ARCHAEOLOGICAL SITE OF THE SYNAGOGUE-BASILICA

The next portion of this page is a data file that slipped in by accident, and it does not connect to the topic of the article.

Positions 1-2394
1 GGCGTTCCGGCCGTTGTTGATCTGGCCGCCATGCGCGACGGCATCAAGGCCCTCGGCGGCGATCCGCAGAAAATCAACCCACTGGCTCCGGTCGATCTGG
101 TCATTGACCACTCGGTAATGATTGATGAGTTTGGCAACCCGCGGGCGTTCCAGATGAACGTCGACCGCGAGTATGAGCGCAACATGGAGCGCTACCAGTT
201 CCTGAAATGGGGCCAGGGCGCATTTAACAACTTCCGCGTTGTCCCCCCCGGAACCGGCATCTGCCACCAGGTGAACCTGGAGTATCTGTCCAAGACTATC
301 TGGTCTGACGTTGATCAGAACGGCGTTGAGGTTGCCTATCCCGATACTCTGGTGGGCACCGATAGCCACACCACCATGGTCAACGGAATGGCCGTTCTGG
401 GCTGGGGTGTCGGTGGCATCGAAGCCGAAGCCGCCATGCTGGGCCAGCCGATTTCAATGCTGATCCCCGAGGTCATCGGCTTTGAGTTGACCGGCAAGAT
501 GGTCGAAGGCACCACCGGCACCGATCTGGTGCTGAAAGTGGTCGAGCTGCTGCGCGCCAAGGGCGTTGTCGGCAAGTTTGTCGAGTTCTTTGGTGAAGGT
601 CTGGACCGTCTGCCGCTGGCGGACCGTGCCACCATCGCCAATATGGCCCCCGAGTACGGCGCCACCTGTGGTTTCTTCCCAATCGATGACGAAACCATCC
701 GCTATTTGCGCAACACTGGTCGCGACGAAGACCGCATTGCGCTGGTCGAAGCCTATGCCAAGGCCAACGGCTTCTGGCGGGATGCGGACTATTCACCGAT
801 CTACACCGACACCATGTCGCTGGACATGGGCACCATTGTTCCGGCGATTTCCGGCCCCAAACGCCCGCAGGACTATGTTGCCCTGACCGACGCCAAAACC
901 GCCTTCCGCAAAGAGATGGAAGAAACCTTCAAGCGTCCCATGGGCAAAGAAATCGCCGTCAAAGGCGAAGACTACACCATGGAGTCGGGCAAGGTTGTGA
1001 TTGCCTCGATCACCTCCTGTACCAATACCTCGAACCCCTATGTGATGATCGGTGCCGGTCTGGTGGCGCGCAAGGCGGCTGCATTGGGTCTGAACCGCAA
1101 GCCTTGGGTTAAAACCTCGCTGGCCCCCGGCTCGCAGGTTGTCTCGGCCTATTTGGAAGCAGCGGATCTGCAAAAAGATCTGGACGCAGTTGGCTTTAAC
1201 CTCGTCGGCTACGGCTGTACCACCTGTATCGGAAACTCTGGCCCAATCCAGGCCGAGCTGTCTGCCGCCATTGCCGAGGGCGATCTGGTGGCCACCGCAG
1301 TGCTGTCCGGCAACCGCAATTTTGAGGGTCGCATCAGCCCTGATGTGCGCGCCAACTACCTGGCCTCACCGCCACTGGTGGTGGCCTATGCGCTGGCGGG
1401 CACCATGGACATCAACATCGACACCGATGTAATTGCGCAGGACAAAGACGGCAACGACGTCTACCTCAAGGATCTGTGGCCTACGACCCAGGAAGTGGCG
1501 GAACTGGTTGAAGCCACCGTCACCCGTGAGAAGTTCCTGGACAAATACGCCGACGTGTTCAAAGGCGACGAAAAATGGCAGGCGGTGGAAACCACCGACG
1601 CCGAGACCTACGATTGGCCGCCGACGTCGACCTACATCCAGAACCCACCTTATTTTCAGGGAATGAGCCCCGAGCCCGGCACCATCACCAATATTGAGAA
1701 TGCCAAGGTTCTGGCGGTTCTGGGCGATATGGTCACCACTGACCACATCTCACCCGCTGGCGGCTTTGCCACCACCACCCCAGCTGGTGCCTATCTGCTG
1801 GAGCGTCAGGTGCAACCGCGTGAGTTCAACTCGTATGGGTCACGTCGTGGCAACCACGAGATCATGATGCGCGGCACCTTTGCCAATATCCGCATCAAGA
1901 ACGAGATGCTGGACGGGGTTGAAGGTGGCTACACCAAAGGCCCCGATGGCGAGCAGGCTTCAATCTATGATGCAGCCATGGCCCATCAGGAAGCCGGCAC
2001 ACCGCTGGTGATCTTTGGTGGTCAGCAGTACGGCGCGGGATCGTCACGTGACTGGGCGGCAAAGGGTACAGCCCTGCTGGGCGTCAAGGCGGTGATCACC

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This small archaeological site (Sinagoga dhe Bazilika Onhezmi) is wedged between buildings in the city center. It houses the remains of an amazing complex mixing a synagogue and a Christian basilica. These were discovered during urban planning work in 1978. On the spot, a map shows the location of the different buildings. The synagogue indicated to the west corresponds to the first Jewish place of worship created at the time of the establishment of a Hebrew community in the Byzantine city of Anchiasmos (present-day Saranda) in the 2nd century A.D. It consists of a small prayer hall and annexed rooms whose pavement included a mosaic representing a seven-branched candlestick. A second, larger synagogue was built to the north-east around the 4th-5th century. It follows a basilica plan with a rectangular prayer room with three naves. In the 6th century, it was transformed into a Christian church. The Jewish mosaics were then replaced by Greek inscriptions and paleochristian mosaics (birds, geometric symbols, etc.). Finally, the complex seems to have been destroyed around 580-588, during the incursions of the Avars and Slavs. The site is important for researchers: it allows them to understand how Christianity developed here from a Jewish community. The mosaics uncovered on the site are covered with gravel for their protection. But one of them is exposed in the archaeological museum, located nearby.
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